Spider-Man has had some truly iconic moments in his comic book history. From Peter Parker’s initial debut as the wall-crawling webhead in Amazing Fantasy #15 in 1962, to the introduction of the vast Spider-Verse in 2014. Arguably one of his most controversial moments was during the “Clone Saga.”Continue reading “New ‘Amazing Spider-Man Beyond’ Trailer Introduces a Familiar Comic Face”
May is Asian American, Native Hawaiian, and Pacific Islander (AANHPI) Heritage Month, a cause for celebration of these many diverse communities. But far too often, many who champion this month have belied and ignored specific groups within this collective, often presenting a limited scope of who counts as “Asian” or “Asian American” in this collective consciousness.Continue reading “For AANHPI Heritage Month, Here are 50 West Asians in Pop Culture You Should Know”
Ms. Marvel has a new comic series out! In the five-issue Beyond the Limit, Kamala must deal with unexpected multiverse shenanigans as she visits her cousin Razia in Chicago. Writing her in this series is author Samira Ahmed, who is the first Desi Muslim to write Ms. Marvel!Continue reading “Samira Ahmed Talks about Writing ‘Ms. Marvel: Beyond the Limit’”
On a recent episode of Kevin Smith’s Fatman on Batman podcast, Marvel Chief Creative Officer Joe Quesada revealed that Marvel Studios has retained the rights to Namor, the Sub-Mariner. Of course, this isn’t the first time Quesada has assumed the rights to Namor had returned to Marvel — and Namor’s movie rights are some of the most confusing in comic book movie world. Still, it’s long overdue for a movie featuring one of the high-profile members of Marvel’s Illuminati, not to mention the fact that Namor is a perfect opportunity to cast an Asian American male as a lead in the MCU!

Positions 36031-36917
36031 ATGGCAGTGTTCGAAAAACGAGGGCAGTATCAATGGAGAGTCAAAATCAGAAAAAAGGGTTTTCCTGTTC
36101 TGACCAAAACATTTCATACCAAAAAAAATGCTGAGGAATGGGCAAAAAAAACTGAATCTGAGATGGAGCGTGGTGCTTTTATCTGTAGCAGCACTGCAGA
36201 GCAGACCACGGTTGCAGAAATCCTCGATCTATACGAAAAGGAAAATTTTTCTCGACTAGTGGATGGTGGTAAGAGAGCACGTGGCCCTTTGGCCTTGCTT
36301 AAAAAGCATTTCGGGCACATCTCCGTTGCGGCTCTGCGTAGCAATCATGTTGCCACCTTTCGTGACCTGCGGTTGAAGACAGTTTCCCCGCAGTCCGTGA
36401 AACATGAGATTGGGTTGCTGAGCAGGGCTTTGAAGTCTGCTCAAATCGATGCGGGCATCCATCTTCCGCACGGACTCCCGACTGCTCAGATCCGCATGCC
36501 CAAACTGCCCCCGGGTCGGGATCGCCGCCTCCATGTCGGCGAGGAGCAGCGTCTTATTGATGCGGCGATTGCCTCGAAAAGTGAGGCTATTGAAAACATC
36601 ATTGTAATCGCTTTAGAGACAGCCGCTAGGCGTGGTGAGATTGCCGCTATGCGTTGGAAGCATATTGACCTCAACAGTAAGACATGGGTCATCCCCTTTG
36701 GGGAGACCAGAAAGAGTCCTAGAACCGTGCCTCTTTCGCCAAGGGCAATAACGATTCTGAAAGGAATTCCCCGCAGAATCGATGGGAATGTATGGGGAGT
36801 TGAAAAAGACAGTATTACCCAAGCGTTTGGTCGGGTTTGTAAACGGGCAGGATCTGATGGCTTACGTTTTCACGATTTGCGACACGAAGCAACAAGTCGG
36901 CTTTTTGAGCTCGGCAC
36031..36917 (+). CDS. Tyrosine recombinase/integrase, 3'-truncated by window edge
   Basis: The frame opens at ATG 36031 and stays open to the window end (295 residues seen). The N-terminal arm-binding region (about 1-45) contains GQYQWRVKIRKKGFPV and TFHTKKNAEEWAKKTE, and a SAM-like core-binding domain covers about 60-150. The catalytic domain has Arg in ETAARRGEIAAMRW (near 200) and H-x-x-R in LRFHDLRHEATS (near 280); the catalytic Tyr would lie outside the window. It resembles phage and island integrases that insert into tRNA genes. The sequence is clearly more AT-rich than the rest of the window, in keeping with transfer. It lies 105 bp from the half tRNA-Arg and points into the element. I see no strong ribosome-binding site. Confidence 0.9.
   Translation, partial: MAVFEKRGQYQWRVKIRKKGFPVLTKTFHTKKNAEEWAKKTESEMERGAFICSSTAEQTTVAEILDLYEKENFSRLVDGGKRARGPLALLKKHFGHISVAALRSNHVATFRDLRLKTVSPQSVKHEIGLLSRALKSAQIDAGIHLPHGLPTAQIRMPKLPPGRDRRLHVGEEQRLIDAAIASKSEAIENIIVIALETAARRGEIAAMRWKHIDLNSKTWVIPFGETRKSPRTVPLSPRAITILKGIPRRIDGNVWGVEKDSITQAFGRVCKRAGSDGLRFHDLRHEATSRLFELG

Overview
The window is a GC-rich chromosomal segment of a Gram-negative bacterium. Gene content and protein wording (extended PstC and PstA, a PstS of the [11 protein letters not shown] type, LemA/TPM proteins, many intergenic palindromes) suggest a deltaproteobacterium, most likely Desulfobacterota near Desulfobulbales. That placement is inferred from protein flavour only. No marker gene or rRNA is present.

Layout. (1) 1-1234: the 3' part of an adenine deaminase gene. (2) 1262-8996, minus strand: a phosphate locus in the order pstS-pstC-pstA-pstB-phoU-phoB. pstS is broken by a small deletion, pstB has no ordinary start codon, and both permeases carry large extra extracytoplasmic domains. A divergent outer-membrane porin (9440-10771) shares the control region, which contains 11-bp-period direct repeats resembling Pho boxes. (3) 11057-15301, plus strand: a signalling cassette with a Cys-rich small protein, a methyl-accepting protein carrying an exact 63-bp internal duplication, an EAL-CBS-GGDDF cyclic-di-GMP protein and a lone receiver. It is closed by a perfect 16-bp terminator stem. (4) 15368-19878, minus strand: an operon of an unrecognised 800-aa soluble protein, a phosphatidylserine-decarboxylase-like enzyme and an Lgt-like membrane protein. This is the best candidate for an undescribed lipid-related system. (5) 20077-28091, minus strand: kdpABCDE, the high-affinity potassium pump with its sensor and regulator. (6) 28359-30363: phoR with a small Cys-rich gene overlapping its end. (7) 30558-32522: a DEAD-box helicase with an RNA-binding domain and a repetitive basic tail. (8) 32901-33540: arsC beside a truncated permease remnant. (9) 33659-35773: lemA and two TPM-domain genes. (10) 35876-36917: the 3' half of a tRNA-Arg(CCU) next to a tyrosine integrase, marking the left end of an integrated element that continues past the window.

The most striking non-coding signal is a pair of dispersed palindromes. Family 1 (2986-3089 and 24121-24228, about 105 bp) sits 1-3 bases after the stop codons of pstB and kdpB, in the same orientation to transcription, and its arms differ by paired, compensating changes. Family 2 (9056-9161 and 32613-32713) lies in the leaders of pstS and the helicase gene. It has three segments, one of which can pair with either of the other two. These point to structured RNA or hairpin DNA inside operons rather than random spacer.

This past weekend in Washington DC, the Smithsonian’s historic Arts & Industries building was home to the most important gathering of artists you have ever seen. The CrossLines pop-up culture lab on intersectionality brought together over 40 artists and scholars to explore race, gender, class, sexuality, religion, disability, etc.
I was fortunate enough to be invited and helped organize a Reading Lounge and live podcasts — while artist Matt Huynh painted a mural in real time the entire weekend. One of the questions I got asked the most was about the books we included, so after the jump you can find a complete list of books we had in the Lounge!
Continue reading “The Official NOC #CrossLines Reading List”
The world lost a titan of the Black Arts Movement when the poet Amiri Baraka passed away today in Newark, New Jersey after several weeks of hospitalization. Baraka was 79 years old.
"Who has ever stopped to think of the divinity of Lamont Cranston?" –I wonder whether Baraka was the first poet to reference superheroes?
— Saladin Ahmed (@saladinahmed) January 9, 2014
The poem Ahmed was referring to, “In Memory of Radio,” comes from Baraka’s first collection of poetry, Preface to a Twenty Volume Suicide Note, which has been reprinted below. In it, Baraka — then still known as Leroi Jones — uses The Shadow to bookend the poem:
Originally posted at Salon.com